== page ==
Joe
I am glad that I began my summer reading with the book “The Music Lesson” by Victor Wooten. This is a summer that I plan to begin to focus intensely on music or Music with a capital M as the author refers to it in The Music Lesson. This is a strange book at first. Wooten sets it up with an encounter with a mysterious music teacher named Michael. It is written much in the spirit of Carlos Castaneda’s works in that Michael is able to do incredible things by manipulating music and sound such as fin...more
Trisha
Victor Wooten is a Grammy award winning musician whose quirky little book isn't just about music. As the subtitle suggests it's also about living intentionally and while I was less than impressed with Wooten's writing which can be a little too trite and cutesy the book was not entirely without merit. It's structured around a set of lessons intended to illustrate 10 important characteristics of good musicianship as explained by a mysterious cast of over-the-top characters who appear and disappear...more
03TristanH
273 Pages
Anyone who wants to play music should read this book.
The main issue of the book is Victor trying to learn how to become a better musician
As long as the time was relatively recent, the story would still be intact.
Victor, the main character, is a confident, stern, and stubborn student, reluctant to learn and Micheal is a very interesting character who is infinitely wise and ready to teach.
Victor is a young, struggling bassist who can't even pay his rent. Just when things are toughest,...more
Tandava Brahmachari
An excellent book for anyone who wants to stop playing their instrument and start playing Music. Full of absolute gems -- of both musical and spiritual principles -- for expanding your awareness and consciousness, and experiencing not only Music but Life differently. A quick and easy read, but with lots of food for thought.

Very reminiscent of books like Illusions: The Adventures of a Reluctant Messiah or Way of the Peaceful Warrior: A Book That Changes Lives in the theme of eccentric spiritual t...more
Eleanor
I found this book and Victor Wooten separately but both completely by accident. Someone recommended Bela Fleck's Christmas album last December and I loved that. From there I found Wooten and bought tickets for his February L.A. show. Before that rolled around Audible had a sale on a few books and The Music Lesson was one of them. I thought "Woah Victor Wooten wrote a book!" Otherwise the trite-sounding title probably never would have made it into my shopping cart. The title and even the first co...more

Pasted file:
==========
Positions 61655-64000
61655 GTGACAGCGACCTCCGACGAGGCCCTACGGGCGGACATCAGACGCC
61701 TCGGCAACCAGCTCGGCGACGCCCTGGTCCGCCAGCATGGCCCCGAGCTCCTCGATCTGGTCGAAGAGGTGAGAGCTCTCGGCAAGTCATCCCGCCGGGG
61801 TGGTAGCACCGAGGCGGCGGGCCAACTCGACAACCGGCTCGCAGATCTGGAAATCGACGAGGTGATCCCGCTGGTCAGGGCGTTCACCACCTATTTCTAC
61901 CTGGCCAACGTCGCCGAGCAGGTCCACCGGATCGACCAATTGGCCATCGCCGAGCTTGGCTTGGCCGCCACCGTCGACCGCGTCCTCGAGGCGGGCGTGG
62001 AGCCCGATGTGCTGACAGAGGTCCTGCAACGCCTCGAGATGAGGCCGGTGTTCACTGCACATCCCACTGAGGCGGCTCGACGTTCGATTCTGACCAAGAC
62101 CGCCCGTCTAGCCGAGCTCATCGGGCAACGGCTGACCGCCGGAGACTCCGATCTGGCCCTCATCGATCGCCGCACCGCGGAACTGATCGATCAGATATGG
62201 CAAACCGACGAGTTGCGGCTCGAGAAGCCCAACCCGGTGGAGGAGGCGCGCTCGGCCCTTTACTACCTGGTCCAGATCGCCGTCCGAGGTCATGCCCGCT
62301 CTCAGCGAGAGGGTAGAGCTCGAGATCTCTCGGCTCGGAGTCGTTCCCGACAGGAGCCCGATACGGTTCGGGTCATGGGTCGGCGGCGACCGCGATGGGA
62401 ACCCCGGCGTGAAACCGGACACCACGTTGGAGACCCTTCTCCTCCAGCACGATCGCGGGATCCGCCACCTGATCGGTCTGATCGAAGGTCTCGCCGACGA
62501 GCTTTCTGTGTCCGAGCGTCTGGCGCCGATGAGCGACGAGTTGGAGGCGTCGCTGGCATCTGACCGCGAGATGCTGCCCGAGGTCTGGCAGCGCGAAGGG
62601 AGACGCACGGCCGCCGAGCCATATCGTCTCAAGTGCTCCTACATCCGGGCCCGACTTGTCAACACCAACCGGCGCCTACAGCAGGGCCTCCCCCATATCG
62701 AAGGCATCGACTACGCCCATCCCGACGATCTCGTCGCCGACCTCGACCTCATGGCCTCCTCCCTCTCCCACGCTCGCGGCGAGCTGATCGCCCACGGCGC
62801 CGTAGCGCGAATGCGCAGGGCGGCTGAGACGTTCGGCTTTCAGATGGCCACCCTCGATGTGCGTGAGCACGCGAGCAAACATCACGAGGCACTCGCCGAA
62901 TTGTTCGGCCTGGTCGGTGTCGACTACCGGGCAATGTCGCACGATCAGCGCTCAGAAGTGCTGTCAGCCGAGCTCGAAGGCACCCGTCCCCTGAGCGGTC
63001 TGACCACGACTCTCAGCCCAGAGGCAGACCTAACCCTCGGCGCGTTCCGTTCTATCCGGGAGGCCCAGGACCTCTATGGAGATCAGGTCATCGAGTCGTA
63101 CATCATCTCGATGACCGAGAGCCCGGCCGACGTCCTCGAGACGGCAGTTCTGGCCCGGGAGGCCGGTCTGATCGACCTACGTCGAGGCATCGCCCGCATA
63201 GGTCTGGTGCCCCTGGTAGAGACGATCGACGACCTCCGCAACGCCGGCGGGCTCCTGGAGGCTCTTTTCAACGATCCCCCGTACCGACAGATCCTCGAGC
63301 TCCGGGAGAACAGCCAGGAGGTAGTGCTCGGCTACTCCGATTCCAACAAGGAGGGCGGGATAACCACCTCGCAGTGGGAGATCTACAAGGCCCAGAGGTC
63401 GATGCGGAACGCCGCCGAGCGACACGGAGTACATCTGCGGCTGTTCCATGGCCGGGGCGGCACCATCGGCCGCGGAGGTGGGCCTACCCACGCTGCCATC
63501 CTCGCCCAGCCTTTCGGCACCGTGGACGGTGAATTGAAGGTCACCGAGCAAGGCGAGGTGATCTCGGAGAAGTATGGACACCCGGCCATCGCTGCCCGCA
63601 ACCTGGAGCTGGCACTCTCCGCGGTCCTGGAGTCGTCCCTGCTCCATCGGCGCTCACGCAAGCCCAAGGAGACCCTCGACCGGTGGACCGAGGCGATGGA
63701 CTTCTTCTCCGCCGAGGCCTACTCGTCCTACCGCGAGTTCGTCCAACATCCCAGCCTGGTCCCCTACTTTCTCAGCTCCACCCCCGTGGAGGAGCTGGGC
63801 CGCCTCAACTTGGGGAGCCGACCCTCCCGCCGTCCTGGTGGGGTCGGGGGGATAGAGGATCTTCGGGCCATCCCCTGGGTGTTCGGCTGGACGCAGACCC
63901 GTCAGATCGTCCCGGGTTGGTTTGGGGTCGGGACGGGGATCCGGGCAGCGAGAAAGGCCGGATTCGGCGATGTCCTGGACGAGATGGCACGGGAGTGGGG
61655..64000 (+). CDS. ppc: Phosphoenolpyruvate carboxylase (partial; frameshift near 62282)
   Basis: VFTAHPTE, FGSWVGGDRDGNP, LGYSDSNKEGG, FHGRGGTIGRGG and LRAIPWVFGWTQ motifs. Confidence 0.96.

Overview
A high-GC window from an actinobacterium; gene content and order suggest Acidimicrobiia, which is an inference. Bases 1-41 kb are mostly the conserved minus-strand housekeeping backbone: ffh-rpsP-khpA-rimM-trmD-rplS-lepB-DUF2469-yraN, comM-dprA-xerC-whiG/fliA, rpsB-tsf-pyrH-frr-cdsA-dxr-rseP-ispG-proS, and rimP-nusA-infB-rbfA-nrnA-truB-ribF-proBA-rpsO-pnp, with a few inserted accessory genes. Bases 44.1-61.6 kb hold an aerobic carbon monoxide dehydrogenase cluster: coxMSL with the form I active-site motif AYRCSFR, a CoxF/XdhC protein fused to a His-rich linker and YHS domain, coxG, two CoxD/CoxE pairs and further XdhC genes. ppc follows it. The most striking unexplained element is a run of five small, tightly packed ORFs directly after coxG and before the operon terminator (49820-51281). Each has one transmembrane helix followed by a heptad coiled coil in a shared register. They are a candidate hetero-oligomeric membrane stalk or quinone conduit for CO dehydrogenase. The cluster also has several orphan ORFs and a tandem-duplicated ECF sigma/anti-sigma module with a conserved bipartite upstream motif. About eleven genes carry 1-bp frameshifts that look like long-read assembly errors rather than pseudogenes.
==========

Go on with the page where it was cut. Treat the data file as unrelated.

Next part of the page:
James
There is a lot of mystical mumbo-jumbo here that I have no use for. Full of pantheism and positive thinking, Wooten tries to write a spiritual book. Kind of like if Paulo Coelho's Alchemist strapped on a bass guitar.

But I like this book better than the Alchemist. Mostly because I like the bass guitar, and am a fan of Victor. The redeeming part of this book is that it is also a book about the elements of music. These seem to be the same elements as those he presented in his instructional DVD, Gr...more
Kennyo
The engineer in me says, "Artsy-fartsy crap."
The wanna-be-musician in me says, "If only I could absorb this I might be a real musician!"

Victor Wooten is a stunningly talented musician who I rank with Ron Carter, Eugene Wright and Charles Mingus at the top of a remarkable heap of bass clef talent. All four of these men have shown that the music lies beyond the mechanics of manipulating an instrument. In The Music Lesson Wooten lays open for us those things that are masked rather than enlightened...more
Troy Rodgers
There is an old saying, "When the student is ready, the master will appear." That's how this book is setup, with the author's teacher showing up to teach a professional bass player how to play music, and that's how this book found its way to me. It was the right message at the right time, and there is simply not enough I can say about it that will sing its praises properly.